“Goodbye blue sky”

Article published on May 10, 2012
community published
Article published on May 10, 2012
Wing clippings around MALEV
The unexpectedly reported bankruptcy of MALEV, the 66-year-old Hungarian airline, was a surprise even for its employees. Not only a group of services (eg. direct flights to a number of countries) were lost, but also thousand of jobs. And the not so happy ending of MALEV still does not mean the end of the cut-backs at Budapest Ferenc Liszt International Airport, because the planned closure of Terminal 1 put more jobs at risk. We asked Bálint Bukta, a flight operations officer at the airport, about 3rd February 2012, the day when the bankruptcy was announced, and about the current situation. (The interview was made at the end of March.)

Cafebabel.com: Bálint, was the bankruptcy expected at all?

Bálint Bukta: There are two main reasons that caused the bankruptcy, one is based on the fact that the airline has never been properly capitalized, and the other is that it has become a “political toy”. It had been known for a long time that MALEV was in big trouble. There were some negotiation with the Chinese in autumn about taking over the proprietary rights, but they declined the investment opportunity after estimating the status of the airline. It was only on 3rd February at 6:00am when everyone was informed about the bankruptcy.Then the company received bankruptcy protection from the State and the employees were surprised by the news. Some of them were in the air flying when they heard that the company they work for went bankrupt. Actually, the reaction of other airports and airlines was surprisingly quick.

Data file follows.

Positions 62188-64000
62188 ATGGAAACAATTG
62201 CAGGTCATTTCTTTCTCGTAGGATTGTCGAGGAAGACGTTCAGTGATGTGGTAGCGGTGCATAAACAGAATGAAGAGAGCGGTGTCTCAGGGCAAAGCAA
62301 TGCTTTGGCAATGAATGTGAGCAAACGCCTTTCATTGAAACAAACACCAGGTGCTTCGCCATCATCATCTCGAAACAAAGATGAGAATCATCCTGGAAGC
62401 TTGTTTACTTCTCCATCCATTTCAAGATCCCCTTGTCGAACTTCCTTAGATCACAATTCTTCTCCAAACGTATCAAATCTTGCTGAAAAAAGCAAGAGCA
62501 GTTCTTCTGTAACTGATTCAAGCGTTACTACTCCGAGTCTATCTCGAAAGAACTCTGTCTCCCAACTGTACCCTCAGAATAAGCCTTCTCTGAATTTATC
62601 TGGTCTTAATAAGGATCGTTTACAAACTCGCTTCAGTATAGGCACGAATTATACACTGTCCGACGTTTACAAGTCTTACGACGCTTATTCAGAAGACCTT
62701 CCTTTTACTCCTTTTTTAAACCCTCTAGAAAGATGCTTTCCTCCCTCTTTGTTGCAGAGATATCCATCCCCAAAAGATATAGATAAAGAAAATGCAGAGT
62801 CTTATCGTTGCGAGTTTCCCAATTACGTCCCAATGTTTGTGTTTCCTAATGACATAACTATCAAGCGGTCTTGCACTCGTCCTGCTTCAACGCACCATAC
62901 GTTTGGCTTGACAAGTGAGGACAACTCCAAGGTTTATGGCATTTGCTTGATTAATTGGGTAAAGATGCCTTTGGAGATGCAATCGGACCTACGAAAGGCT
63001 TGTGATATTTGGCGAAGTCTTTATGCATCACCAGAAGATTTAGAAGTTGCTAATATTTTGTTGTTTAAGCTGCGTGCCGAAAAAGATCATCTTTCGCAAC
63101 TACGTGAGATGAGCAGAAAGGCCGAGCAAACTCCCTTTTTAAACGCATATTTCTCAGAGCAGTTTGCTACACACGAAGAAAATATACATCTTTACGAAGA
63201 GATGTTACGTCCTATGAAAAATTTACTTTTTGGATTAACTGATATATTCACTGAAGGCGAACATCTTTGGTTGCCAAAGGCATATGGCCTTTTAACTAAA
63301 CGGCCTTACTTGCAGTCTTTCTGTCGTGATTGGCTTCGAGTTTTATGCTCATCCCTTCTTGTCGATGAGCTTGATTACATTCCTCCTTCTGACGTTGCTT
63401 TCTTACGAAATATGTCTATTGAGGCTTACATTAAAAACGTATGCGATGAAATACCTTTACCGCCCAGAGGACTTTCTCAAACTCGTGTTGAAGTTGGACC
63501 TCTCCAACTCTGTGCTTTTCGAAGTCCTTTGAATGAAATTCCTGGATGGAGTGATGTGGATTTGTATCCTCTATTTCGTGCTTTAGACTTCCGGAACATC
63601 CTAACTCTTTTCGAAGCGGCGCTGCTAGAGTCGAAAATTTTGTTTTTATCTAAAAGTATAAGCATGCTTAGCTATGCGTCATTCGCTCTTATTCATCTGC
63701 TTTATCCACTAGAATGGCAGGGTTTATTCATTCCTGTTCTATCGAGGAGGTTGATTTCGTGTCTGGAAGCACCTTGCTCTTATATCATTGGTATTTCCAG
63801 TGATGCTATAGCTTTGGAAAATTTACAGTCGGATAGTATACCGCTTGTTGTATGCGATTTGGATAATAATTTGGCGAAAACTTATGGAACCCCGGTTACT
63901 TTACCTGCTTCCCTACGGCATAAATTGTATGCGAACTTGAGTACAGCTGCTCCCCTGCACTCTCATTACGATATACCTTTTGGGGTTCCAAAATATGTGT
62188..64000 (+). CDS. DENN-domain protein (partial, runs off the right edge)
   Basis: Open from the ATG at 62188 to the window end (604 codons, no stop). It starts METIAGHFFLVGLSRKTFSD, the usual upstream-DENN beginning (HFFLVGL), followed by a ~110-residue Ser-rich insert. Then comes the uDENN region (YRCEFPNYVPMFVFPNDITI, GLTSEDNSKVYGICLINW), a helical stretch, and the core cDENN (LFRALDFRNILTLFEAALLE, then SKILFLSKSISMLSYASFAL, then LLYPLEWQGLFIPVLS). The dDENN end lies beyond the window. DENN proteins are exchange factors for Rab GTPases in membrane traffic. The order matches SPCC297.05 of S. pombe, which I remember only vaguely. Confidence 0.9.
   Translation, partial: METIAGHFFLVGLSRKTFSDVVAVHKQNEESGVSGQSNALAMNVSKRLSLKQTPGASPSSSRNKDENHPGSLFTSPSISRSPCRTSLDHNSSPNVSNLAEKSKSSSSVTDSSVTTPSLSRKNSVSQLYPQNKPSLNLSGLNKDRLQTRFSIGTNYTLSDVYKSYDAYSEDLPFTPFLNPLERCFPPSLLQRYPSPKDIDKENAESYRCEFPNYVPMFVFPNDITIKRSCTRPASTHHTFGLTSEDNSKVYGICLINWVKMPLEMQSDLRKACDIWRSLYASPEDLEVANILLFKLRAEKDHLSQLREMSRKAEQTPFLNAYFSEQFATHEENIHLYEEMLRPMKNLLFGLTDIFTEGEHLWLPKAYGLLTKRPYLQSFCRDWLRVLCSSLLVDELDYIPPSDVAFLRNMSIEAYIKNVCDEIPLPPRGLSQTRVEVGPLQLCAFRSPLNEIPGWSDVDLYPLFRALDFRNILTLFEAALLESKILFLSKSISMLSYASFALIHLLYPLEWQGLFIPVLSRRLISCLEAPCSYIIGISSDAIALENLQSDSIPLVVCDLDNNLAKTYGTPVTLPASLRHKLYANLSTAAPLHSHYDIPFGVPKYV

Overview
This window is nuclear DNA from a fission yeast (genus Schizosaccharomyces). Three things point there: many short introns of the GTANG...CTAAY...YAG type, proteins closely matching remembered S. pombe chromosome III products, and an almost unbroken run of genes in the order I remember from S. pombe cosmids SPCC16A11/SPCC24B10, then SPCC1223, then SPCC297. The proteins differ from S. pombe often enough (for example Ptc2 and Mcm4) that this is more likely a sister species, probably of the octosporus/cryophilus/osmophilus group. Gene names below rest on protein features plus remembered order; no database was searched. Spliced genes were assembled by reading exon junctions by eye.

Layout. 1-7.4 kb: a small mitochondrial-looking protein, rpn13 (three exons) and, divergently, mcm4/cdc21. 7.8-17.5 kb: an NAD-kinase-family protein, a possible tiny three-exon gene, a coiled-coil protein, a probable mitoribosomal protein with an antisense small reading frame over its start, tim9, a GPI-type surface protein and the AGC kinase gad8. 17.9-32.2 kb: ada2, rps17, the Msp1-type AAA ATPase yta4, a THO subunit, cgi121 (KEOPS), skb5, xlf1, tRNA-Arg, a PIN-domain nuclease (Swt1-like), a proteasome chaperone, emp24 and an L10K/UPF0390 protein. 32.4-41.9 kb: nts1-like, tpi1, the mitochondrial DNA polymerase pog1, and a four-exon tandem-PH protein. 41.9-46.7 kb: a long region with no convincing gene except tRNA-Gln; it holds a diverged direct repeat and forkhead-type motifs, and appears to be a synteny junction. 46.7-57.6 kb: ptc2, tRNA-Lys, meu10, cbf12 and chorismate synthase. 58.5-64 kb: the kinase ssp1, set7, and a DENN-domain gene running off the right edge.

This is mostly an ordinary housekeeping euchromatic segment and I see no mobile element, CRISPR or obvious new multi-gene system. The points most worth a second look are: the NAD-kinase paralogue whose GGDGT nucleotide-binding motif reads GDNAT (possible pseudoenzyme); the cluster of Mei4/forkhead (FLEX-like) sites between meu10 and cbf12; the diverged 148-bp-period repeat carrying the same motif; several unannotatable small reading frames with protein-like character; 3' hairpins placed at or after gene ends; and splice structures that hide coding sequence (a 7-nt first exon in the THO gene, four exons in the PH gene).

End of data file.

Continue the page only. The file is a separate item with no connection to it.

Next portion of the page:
Cafebabel.com: What exactly happened at the airport? Who were laid off?

Bálint Bukta: Each employee got a call at 6:00 am saying he or she no longer works from that day. They had to pack up their belongings from the lockers until 10:00 am, and their access cards were disabled. The last flight landed was from Helsinki because it took off before the declaration of bankruptcy. Then there was a gathering for all the emlpoyees in the hangar. Approximately 2300 persons were fired the same day, and but some of the pilots deprived of their jobs at this meeting were asked to fly back the planes leased by MALEV to the owner companies. Each “flight” was undertook by a pilot. The last Dash Q-400 (HA-LQC) was returned to Torp-Sandefjord, Norway by captain Attila Leposa and first mate Edina Leposa, the pilot’s daughter on February 23. The first mate sang a line from Hungarian singer Charlie as a farewell song (it was a well-known Hungarian song with the title „Nézz az ég felé” – ‘Look up to the sky’ – the translator). With the bankruptcy of MALEV the airline’s pilots, stewards and stewardesses lost their jobs, but the subsidiaries partly remained in operation. MALEV GH (MALEV Ground Handling, a ground support unit responsible for the technical maintenance - ed.) dismissed 75%, ACE (Aeroplex of Central Europe specialises in repair and maintenance services at Budapest Ferenc Liszt International Airport - ed.) dismissed 50% of their employees. Mournful days were coming after the bankruptcy.